Study: Air pollution associated to heart disease and stroke risk

Heart Pulse

According to the research published in the Journal of Public Health, air pollution and living in apartments may increase the chance of evolving dangerous health issues like heart disease, stroke and diabetes.

Scientists from Lithuanian University of Health Sciences inquired into the relatedness between a long- term vulnerability of air pollution and residential distance to green spaces and development of hypertension. It also includes some components of metabolic syndrome i.e., a high triglyceride level, reduced high-density lipoprotein cholesterol, higher blood glucose, and obesity.

An outcomes shows that air pollution levels above the median are related with a higher chance of reduced high density lipoprotein.

Agn Brazien (lead author) said that their research results enable them to say that we should regulate as much as possible the living space for one person in multifamily houses, improve the noise insulation of apartments, and promote the development of green spaces in multifamily houses.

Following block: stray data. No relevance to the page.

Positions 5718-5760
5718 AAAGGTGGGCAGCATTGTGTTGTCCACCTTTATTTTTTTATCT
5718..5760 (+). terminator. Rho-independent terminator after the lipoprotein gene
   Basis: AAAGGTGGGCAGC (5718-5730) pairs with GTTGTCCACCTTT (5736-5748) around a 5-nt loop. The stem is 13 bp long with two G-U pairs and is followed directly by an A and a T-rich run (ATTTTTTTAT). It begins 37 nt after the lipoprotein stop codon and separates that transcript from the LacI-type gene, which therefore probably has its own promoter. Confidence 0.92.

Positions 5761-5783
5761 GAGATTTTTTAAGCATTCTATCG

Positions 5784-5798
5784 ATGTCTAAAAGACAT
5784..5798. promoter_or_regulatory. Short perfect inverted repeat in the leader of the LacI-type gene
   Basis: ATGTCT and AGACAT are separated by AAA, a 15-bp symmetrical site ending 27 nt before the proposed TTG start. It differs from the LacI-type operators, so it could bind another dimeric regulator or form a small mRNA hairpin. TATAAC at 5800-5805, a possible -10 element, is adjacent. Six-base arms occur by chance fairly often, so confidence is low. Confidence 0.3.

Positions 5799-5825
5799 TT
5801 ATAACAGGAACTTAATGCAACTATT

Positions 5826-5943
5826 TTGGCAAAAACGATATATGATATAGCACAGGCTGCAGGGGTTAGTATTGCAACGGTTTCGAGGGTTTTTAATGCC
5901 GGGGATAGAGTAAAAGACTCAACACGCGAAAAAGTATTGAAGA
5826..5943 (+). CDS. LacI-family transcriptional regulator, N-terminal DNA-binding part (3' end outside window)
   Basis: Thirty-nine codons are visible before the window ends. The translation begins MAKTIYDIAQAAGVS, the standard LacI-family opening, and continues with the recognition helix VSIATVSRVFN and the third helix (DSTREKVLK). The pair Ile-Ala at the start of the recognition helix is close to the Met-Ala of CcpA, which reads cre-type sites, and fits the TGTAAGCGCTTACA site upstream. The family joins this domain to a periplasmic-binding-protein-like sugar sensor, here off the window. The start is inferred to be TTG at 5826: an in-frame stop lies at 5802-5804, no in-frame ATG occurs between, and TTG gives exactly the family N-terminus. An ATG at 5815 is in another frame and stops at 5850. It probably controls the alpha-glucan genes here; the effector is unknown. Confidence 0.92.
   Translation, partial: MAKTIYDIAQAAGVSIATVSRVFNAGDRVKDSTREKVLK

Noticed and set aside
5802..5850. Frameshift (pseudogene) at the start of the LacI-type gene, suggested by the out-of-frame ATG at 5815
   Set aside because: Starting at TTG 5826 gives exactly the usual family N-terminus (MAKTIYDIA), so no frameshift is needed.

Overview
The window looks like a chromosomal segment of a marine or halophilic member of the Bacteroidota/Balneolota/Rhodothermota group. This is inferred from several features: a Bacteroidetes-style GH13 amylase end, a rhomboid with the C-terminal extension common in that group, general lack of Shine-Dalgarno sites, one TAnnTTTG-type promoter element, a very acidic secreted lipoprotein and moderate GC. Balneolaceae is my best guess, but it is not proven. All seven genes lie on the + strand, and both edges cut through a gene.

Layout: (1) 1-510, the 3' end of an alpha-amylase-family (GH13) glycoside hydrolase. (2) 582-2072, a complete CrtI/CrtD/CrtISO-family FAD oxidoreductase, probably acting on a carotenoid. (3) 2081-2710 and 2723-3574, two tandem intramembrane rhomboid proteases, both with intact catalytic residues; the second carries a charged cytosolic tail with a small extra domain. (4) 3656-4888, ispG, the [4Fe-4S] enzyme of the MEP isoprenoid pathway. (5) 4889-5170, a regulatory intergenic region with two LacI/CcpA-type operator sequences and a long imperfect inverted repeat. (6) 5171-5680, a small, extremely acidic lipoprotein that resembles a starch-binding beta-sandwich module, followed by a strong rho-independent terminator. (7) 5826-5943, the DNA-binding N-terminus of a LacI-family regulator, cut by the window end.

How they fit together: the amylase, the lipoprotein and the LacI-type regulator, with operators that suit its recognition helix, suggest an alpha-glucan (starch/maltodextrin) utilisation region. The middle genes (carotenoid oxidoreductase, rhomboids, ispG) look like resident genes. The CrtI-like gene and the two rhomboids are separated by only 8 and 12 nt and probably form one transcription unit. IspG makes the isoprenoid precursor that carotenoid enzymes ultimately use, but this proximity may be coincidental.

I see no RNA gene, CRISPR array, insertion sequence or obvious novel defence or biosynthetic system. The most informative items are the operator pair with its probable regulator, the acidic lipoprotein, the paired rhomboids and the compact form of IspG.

A Traffic related vulnerability was associated with the occurrence of hypertension, higher triglyceride level and reduced high-density lipoprotein cholesterol.

Nevertheless, the negative impact of traffic air pollutants was noticed only in the participants, who exist in multifamily apartment buildings. In inclusion, a built-up environment, high residential density, street traffic and its configurations are further factors related with social inter-activities and supportive relationships, that could impact cardiovascular health.

The size, type and greenness of the open public spaces were observed to be inversely associate to the risk factors.

Scientists also found positive upshots of the natural environment. They have brought attention to the positive impact of such spaces on cardiovascular health.